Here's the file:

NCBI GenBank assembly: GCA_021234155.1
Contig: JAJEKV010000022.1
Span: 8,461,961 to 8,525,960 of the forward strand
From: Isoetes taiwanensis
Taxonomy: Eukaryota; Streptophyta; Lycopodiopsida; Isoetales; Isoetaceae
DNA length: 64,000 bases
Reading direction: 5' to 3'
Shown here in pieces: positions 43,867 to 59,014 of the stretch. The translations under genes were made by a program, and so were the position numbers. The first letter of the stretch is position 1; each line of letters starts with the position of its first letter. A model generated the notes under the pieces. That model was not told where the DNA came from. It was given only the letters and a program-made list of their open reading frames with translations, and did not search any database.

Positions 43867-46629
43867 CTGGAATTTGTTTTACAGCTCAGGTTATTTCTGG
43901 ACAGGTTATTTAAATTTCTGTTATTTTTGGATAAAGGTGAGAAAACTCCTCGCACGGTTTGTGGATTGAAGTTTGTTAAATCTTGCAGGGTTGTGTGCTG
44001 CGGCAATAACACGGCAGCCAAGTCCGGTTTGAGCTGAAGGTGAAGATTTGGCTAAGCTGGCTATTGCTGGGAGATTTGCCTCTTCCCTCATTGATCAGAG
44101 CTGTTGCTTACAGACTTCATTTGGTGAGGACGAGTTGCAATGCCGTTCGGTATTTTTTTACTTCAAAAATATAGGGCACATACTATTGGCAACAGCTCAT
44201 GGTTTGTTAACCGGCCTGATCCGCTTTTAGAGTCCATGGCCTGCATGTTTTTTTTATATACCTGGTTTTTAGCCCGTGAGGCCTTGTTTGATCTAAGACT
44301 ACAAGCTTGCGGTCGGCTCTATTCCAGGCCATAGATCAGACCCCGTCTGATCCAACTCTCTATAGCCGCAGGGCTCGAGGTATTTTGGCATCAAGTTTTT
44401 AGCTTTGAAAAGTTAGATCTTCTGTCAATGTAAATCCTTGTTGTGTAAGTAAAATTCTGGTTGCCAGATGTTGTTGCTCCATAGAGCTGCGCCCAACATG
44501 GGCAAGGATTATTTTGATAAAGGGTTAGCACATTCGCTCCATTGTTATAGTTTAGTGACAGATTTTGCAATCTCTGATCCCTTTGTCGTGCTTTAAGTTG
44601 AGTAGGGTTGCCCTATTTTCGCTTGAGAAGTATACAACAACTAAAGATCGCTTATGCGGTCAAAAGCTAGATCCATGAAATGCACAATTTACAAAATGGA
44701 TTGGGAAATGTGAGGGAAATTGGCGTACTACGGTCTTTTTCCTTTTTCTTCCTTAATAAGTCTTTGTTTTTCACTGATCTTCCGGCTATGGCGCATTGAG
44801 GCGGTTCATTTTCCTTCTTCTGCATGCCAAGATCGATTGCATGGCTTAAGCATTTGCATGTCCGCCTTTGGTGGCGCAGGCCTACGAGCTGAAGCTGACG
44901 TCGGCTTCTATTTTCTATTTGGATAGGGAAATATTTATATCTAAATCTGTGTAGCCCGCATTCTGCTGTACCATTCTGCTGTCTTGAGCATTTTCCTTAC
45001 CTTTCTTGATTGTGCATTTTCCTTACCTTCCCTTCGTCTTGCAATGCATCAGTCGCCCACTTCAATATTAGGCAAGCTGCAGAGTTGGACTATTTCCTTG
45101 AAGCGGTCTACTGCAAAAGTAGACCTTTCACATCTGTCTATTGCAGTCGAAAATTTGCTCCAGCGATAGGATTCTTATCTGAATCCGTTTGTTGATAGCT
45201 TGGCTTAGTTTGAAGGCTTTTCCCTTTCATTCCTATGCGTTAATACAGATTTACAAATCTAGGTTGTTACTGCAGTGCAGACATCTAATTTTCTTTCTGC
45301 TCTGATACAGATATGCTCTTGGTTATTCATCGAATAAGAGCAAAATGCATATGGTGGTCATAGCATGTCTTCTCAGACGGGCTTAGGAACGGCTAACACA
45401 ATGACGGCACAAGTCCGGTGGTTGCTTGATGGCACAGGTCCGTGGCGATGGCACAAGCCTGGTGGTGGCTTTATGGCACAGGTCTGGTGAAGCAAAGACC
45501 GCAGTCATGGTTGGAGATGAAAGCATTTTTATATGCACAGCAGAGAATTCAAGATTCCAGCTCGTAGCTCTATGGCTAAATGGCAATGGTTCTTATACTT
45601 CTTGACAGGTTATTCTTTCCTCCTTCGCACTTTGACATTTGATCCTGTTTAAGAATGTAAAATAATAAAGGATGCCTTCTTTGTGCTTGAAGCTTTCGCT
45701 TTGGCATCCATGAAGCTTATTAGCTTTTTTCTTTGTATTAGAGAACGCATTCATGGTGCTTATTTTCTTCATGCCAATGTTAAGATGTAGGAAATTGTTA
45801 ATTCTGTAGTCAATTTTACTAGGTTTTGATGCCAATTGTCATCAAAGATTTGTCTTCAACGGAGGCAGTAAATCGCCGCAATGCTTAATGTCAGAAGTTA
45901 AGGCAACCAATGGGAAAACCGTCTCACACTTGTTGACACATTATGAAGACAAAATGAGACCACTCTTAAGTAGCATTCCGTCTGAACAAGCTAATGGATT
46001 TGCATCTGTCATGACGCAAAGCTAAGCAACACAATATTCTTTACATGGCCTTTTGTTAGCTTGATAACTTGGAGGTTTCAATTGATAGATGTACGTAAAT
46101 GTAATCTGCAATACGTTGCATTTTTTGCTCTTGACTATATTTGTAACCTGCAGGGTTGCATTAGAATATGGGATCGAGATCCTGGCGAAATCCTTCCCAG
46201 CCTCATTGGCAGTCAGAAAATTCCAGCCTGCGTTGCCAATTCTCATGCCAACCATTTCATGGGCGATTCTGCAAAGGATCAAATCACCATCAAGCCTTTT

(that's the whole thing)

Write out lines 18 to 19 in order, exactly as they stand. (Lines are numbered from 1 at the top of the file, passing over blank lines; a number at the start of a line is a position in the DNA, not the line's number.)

44601 AGTAGGGTTGCCCTATTTTCGCTTGAGAAGTATACAACAACTAAAGATCGCTTATGCGGTCAAAAGCTAGATCCATGAAATGCACAATTTACAAAATGGA
44701 TTGGGAAATGTGAGGGAAATTGGCGTACTACGGTCTTTTTCCTTTTTCTTCCTTAATAAGTCTTTGTTTTTCACTGATCTTCCGGCTATGGCGCATTGAG